The IMF’s recognition of the importance of capital controls is a vital step in the tackling of tax havens

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The idea that capital has free movement to roam where it will has been at the heart of the neoliberal project. It did not have that right until 1979 in the UK and 1980 in the UYSA. We had capital controls until Thatcher and Reagan removed them in those years.

The rise of tax havens can be dated from that moment. Those two politicians liberated the owners of capital to hide their wealth from tax authorities the world over. The aim was deliberate. It was to let that capital accumulate tax free so that the wealth disparity between those who owned capital and the rest of the population would increase. Controls on migration, both legal and social, ensured labour could never move in the way capital could. The result was inevitable. Inequality increased. That was not by chance. It was by design.

There was a second consequence. Global economic instability increased. You’re living through that consequence now. You hear of it every day. Every time it is suggested we should tackle the wealthy or large corporations the question is raised “what if they leave?”. That blackmail was also created, deliberately, by the abolition of capital controls. The tax havens were created (and let’s be clear, they are a creation, not a natural phenomenon) to facilitate that bribe.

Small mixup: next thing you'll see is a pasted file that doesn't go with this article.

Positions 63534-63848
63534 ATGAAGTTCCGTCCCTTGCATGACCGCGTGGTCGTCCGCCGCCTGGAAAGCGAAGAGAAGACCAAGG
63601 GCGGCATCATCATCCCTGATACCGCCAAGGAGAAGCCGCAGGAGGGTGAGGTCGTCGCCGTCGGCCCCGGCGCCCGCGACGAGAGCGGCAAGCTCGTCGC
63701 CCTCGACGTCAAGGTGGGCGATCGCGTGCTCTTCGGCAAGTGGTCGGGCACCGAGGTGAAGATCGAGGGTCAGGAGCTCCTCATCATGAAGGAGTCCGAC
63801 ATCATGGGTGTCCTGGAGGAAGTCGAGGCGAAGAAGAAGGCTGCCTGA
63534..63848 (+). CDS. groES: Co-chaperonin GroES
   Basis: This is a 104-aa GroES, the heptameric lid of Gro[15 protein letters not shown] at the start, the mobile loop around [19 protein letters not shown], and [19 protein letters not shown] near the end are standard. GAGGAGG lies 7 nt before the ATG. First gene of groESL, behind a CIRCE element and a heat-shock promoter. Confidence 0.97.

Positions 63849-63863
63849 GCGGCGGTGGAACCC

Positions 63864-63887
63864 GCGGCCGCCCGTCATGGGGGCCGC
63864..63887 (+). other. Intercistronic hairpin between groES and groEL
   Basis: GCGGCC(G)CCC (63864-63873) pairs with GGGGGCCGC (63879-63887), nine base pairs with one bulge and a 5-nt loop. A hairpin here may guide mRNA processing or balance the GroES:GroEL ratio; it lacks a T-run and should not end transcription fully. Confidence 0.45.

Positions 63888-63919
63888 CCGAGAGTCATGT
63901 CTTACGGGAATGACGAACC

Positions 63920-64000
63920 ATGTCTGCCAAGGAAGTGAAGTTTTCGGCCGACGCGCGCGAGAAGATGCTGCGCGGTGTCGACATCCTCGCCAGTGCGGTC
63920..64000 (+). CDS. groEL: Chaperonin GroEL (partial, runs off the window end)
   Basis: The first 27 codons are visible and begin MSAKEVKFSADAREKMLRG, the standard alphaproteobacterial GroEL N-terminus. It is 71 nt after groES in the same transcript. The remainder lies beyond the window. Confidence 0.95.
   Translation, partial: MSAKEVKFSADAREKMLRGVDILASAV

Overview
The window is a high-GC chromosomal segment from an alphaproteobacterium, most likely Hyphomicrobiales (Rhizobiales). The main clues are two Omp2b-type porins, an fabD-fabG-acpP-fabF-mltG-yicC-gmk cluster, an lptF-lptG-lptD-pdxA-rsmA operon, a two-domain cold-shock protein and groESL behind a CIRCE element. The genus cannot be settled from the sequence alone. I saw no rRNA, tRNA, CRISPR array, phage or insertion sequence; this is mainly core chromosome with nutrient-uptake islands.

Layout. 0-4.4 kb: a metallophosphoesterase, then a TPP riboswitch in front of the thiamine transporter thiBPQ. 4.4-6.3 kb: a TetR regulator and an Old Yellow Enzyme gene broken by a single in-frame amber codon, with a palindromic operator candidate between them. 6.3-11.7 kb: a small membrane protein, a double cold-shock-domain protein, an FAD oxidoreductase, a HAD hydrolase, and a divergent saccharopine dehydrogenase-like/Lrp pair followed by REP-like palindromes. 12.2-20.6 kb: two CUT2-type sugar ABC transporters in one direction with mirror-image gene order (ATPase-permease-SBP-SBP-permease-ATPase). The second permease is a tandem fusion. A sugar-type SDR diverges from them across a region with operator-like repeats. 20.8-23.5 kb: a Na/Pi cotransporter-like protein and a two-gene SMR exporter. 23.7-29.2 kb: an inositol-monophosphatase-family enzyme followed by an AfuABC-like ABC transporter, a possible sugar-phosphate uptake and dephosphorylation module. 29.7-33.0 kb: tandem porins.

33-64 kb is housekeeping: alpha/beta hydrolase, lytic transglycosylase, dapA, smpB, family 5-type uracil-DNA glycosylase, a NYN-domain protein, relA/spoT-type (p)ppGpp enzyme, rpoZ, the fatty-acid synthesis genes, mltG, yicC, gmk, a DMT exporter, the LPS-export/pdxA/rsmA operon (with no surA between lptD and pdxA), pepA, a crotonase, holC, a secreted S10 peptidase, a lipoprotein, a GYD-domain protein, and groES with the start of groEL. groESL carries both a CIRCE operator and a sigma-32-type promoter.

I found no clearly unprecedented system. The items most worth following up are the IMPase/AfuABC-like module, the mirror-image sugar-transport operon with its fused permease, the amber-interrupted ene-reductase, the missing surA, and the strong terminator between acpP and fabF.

Now this is changing (according to the FT):

The International Monetary Fund has cemented a substantial ideological shift by accepting the use of direct controls to calm volatile cross-border capital flows, as employed by emerging market countries in recent years.

Although the fund continued to warn that such controls should be “targeted, transparent, and generally temporary”, the policy, announced in a staff paper released on Monday, is a sharp change from the fund’s enthusiasm for liberalising capital accounts during the 1990s.

 I warmly welcome this move. It is vital. It gives countries back control of their economies and currency. It reasserts democratic control. It ensures the rights of capital are constrained vis a vis labour. It ensures that real attempts to reduce inequality can be undertaken. It means sanctions can be imposed on tax havens.
I do not suggest the IMF is solving all problems overnight: it is not. But this is a welcome step in the right direction. The ideology of neoliberalism has brought us to our knees. Tackling it is vital if we are to create a new and sustainable prosperity. Permitting capital controls is one small step on the way.